Head lice, already the bane of parents sending children back to school, have become a much more daunting problem in recent years. As increasing numbers of the bloodsucking bugs show resistance to treatments, parents should skip over-the-counter remedies and go straight to prescription medications, many doctors suggest.
In fact, effectiveness of OTC preparations had declined to 25 percent, a level described as being "no better than placebo” — even with nit combing, a review article published in Pediatric Dermatology late last year found. Worse, even higher doses of the OTC product aren't any more effective, researchers said.
Dr. Kenneth Polin became aware of the growing problem of resistance more than two decades ago when his 5-year-old daughter came home with lice.
“We used the over-the-counter stuff and it didn’t work,” said Polin, a pediatrician at Lurie Children’s Hospital of Chicago. “When we called the company, they blamed us, saying that the patient just didn’t know how to use the product.”
As the percentage of resistant lice has increased, Polin has adapted his advice to patients. “I tell families not to bother with the over-the-counter stuff,” he said. “It’s not consistently effective. I recommend prescription medications.”
The prescription medications are “very safe,” Polin said. “And they are all very effective. I’ve not seen any resistance personally and I’ve not seen anything about resistance in the medical journals either.”
Parents who discover lice in their children’s hair should just call their pediatricians and ask for a prescription to be called in to the local pharmacy, Polin said, adding that most pediatricians would do the same. “You have to understand what the family is going through,” he said. “There’s a huge psychological impact.”
Hope on the horizon?
It’s also important to clean up all bed linens and coats, Polin said, adding that sometimes lice spread by crawling from one child’s coat to that of another.
Another solution to the problem of lice that have crawled from the child onto household furniture and fabrics is to spend the night in a hotel.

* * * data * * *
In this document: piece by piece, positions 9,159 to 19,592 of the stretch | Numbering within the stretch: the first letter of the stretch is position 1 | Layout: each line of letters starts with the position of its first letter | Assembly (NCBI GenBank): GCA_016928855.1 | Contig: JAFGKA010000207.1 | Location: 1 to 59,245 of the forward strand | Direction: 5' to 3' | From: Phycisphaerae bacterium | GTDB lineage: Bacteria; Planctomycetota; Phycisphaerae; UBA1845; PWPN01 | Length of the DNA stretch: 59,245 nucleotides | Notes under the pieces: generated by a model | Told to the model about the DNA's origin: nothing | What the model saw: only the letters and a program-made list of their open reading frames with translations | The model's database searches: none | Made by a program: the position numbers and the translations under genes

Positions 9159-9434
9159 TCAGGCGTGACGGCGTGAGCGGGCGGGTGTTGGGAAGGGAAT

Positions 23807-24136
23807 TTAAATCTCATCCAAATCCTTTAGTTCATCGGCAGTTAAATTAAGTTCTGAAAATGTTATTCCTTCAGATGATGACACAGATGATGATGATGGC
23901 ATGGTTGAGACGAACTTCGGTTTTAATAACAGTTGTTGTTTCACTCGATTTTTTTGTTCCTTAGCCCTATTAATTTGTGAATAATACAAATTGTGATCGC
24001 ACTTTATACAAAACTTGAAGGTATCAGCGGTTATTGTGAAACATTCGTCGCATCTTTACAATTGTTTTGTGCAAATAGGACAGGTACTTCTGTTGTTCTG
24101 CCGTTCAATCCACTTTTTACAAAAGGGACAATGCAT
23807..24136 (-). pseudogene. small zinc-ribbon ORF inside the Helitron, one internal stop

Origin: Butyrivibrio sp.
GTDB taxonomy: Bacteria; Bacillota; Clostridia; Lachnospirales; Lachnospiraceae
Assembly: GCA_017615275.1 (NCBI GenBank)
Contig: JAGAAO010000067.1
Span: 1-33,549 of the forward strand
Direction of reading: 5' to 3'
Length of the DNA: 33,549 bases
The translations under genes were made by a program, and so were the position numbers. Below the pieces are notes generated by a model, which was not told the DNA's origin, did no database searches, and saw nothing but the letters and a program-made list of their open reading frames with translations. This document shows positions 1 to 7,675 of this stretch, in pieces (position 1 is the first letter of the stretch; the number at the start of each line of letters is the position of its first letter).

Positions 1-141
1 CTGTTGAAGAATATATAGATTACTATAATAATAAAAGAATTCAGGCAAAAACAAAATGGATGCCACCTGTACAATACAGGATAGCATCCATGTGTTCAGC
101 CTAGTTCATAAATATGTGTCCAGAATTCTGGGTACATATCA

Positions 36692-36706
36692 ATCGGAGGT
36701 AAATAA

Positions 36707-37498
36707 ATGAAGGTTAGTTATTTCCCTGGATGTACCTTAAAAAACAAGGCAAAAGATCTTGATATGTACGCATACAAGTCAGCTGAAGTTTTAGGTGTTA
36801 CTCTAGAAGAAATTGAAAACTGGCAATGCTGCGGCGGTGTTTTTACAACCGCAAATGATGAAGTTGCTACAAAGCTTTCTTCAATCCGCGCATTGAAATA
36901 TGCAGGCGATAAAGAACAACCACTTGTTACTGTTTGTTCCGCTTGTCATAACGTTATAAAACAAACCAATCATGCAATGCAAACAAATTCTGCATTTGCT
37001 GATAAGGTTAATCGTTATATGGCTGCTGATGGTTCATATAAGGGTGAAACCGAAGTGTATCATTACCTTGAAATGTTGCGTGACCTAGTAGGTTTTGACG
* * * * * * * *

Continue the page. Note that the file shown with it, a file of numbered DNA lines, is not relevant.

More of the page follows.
“Off the human body lice they can’t live more than a day,” he said.
There may be some good news on the horizon, said Kyong Sup Yoon, an assistant professor in the department of biological sciences and environmental sciences at Southern Illinois University Edwardsville. Yoon was coauthor of a 2016 study showing that resistant strains had spread to nearly every state as well as the 2016 review.
“Currently, several companies are in the process of developing new pediculicides,” Yoon said. “I hope this will give us some options to implement more efficient resistance management.”
Home remedies little help
As for home remedies, there's no evidence that any work. Dr. Robin Gehris, chief of pediatric dermatology at the Children’s Hospital of Pittsburgh traces their popularity to advice given by a multitude of school nurses.
"Olive oil, mayonnaise, Vaseline, these are all treatments I wouldn't recommend," she told TODAY in an earlier report. "But I hear school nurses recommending them all the time."
The Centers for Disease Control and Prevention finds no evidence that mayonnaise, margarine, butter or olive oil help, but Gehris doesn't completely reject those therapies.
"If you want to use mayonnaise as an adjunct, I'm OK with that," Gehris said. "Theoretically, it could work if you put it on thickly enough that the lice aren't able to breathe. But it's hard to imagine that you could get it on thickly enough to really do the trick."
A previous version of this story referenced lice jumping from person to furniture. Head lice don't jump, hop or fly, they crawl!